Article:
Percy’s funeral took place on Tuesday 3rd March 1953 and a service was held at Keighley Parish Church, attended by his widow and his son John Aked Taylor, licensees from various pubs owned by the brewery, business associates, and representatives from Keighley Orchestral Society, Keighley Music Club, Keighley Amateurs, Keighley Conservative Association and Keighley Lawn Tennis Club. Knowle Spring House was sold following Percy’s death. The brewery was relocated from Cook Lane to Knowle Park in the second-half of the 1950s.

Images taken from ‘The Centenary Year of Timothy Taylor & Co. Ltd. (1858-1958)’ and the KAODS programmes for ‘Florodora’ (1926), ‘The Rebel Maid’ (1932) and ‘The Dancing Years’ (1953). Researched and collated by Tim Neal.

Percy Taylor, 1871-1953

New Vicar for St. John’s in 1968

The eleventh vicar of St. John’s, Reverend Martin Wells Bull, was inducted on 29th February 1968. The institution was performed by the Right Reverend Michael Parker, Bishop of Bradford. Rev. Bull had become an ordained priest in 1964. Immediately before his appointment at St. John’s, he had been the assistant curate at the United Benefice of All Saints’ Church in Horton, and before that he was assistant curate at Blackley near Manchester.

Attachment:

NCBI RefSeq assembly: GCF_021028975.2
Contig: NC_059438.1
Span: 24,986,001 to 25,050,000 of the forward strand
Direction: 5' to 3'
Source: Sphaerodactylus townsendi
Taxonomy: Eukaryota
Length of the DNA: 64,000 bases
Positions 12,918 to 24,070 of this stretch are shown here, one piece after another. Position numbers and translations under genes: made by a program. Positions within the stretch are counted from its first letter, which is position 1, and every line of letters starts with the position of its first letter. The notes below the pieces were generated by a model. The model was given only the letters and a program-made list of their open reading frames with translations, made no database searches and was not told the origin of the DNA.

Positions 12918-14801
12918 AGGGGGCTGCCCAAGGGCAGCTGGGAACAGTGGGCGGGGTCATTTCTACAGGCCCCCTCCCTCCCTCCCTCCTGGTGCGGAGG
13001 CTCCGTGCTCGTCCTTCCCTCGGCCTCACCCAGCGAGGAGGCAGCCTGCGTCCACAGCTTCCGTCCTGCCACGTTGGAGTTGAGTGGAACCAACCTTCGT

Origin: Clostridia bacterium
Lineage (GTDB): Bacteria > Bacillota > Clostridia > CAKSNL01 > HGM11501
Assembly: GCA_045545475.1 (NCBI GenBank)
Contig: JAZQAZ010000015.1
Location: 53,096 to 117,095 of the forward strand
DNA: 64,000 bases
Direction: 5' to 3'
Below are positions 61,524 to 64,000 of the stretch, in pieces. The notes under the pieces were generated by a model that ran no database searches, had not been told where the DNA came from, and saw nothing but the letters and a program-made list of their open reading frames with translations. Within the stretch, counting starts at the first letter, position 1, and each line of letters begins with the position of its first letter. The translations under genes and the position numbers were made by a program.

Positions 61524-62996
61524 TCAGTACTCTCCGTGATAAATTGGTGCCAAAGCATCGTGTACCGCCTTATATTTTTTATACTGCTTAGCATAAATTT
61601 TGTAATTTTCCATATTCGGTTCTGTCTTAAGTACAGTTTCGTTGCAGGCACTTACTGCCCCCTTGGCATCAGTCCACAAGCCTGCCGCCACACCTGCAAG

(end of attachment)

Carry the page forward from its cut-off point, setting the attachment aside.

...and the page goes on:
He arrived with his wife and two children (Priscilla and Timothy), but initially they had to live about a mile away from the church because the old vicarage had been demolished and a new one was still being built.

He inherited a church in much need of repair and his time in post oversaw repairs to the church tower and roof, rewiring and a new lighting system, and work on the churchyard.

Rev. Bull preached his last service at St. John’s on Sunday 9th April 1978. After the service there was a short presentation in which Rev. Bull was presented with a cheque for £210 as a thank you, and his wife was given a vase of flowering plants. He left to become the vicar of All Saints Church in Bingley.

Researched and collated by Tim Neal. Images courtesy of the St. John’s Church archive.